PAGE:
Best Practice of BOS

best-practice-for-bos

Having a child with Bohring-Opitz Syndrome (BOS) is an ongoing learning process and can be challenging at times given the complexity of the illness, especially since there is still little known about the clinical management of children with Bohring-Opitz Syndrome.

We, parents and caregivers, are always looking to find the best way to improve the life of our BOS child. So we decided to give parents and caregivers of BOS children, who are united in our support group, the opportunity to contribute to the online survey “Best Practice for Bohring-Opitz Syndrome”.

This online survey is still open. Parents and caregivers of BOS children are welcome to submit their Best Practice. The link to the online survey can be found within our Bohring-Opitz Support Group.

We are very grateful that numerous responses were submitted!  The responses include experiences, discoveries, and things (big and small) that the child’s parent, caregiver and doctor did to improve various symptoms and prevent complications.  The vast majority of BP were submitted in the fields of gastroenterology and therapies. This reflects very well again, what parents of a BOS child believe should have the greatest attention. Namely, what can I do with great nutritional problems, and what can I do to make my child’s life better, easier, more tolerable, and joyful, and how can I encourage my child and enrich his world.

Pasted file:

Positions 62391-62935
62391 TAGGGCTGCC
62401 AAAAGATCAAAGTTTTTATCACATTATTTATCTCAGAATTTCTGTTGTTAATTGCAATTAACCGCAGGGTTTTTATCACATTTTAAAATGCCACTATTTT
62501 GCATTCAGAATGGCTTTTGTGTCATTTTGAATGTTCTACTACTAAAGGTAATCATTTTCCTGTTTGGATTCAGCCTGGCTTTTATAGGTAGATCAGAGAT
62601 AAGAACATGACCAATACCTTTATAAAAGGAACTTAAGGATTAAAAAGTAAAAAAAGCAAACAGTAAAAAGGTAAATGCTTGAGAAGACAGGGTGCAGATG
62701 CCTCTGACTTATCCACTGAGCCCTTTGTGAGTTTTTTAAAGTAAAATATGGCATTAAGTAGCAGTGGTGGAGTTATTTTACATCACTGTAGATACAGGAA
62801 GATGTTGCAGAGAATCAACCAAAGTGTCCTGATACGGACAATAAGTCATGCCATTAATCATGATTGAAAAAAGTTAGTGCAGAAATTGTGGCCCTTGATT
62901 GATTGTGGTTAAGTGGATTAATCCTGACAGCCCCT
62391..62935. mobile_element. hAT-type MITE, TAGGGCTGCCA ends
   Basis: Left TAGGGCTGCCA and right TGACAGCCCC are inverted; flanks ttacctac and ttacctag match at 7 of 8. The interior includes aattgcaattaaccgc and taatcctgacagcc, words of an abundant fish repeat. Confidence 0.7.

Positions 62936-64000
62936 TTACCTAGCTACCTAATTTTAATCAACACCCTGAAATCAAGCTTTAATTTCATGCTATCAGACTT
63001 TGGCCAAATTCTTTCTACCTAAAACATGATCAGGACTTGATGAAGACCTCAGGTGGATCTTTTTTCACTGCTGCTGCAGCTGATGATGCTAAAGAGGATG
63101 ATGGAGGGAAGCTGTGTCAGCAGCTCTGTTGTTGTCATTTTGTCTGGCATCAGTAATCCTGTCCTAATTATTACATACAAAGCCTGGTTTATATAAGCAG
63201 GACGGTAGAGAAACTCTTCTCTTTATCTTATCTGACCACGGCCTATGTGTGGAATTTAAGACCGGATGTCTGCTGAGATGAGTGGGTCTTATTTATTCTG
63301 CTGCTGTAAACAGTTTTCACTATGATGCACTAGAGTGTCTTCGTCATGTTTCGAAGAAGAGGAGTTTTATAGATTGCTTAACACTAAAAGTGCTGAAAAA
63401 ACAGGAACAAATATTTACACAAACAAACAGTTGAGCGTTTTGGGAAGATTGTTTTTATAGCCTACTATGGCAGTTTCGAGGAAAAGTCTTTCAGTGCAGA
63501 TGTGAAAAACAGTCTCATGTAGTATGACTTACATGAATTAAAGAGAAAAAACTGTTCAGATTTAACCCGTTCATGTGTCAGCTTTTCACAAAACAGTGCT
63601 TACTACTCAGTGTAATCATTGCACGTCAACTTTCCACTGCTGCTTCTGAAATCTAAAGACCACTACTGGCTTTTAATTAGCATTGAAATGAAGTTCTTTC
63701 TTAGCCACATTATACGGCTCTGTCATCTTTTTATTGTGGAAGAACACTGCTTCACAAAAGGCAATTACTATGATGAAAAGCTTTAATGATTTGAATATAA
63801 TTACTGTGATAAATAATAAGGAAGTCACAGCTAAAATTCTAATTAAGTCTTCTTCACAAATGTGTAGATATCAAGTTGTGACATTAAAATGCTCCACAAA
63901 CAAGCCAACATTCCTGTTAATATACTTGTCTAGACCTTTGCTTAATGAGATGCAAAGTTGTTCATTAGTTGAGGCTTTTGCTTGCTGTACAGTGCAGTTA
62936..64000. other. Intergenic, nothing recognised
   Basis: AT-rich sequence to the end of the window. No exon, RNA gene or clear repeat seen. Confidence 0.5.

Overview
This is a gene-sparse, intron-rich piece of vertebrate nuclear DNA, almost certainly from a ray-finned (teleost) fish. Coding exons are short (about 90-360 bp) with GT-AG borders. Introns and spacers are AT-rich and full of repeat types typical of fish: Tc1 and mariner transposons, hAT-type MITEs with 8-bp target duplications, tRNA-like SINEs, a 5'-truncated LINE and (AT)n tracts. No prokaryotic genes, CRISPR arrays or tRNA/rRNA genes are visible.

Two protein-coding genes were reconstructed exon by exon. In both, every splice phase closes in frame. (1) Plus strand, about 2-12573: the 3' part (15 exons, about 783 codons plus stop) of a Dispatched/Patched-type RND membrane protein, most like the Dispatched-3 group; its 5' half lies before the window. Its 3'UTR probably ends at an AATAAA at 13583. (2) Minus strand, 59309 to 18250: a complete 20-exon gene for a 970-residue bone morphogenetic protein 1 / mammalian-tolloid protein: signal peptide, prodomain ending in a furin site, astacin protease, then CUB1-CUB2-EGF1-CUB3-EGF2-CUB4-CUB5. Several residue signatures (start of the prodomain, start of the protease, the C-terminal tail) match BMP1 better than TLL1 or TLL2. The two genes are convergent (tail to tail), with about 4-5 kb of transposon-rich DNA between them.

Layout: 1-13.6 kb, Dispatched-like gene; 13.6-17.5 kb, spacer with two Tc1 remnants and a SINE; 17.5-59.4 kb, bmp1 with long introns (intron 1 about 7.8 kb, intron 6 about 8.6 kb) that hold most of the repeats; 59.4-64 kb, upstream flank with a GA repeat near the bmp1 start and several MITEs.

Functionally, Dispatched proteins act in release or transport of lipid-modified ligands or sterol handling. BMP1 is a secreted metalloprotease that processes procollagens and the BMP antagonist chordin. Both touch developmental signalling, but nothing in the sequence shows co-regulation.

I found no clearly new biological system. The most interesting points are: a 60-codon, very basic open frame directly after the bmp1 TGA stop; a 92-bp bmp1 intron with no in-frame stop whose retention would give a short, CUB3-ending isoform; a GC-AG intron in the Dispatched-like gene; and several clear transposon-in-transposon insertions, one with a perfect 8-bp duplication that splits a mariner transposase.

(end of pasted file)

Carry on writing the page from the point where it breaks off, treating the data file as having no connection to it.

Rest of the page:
Although children who are diagnosed Bohring-Opitz Syndrome (BOS) have a lot in common, each child is different and unique and the variation in level of illness from one child to the next can be great.  These Best Practices, experienced by parents, caregivers and doctors worked for this specific child. Therefore, we think it is important to present, discuss and consider these findings. We hope that more BOS children can benefit from these experiences. It is important to realize that given the complexity of the illness of each child, a Best Practice of one patient may not help another BOS patient. Each child should have an individual care plan, which is designed to meet the unique needs of the patient.  The plan should be routinely followed, monitored, and adjusted as needed.

By collecting and publishing these experiences we strive to help one another and further encourage doctors and professionals to delve into these ‘best practice’ results, which we hope motivates more future research.

» Best Practice of Bohring-Opitz Syndrome

Bewaren

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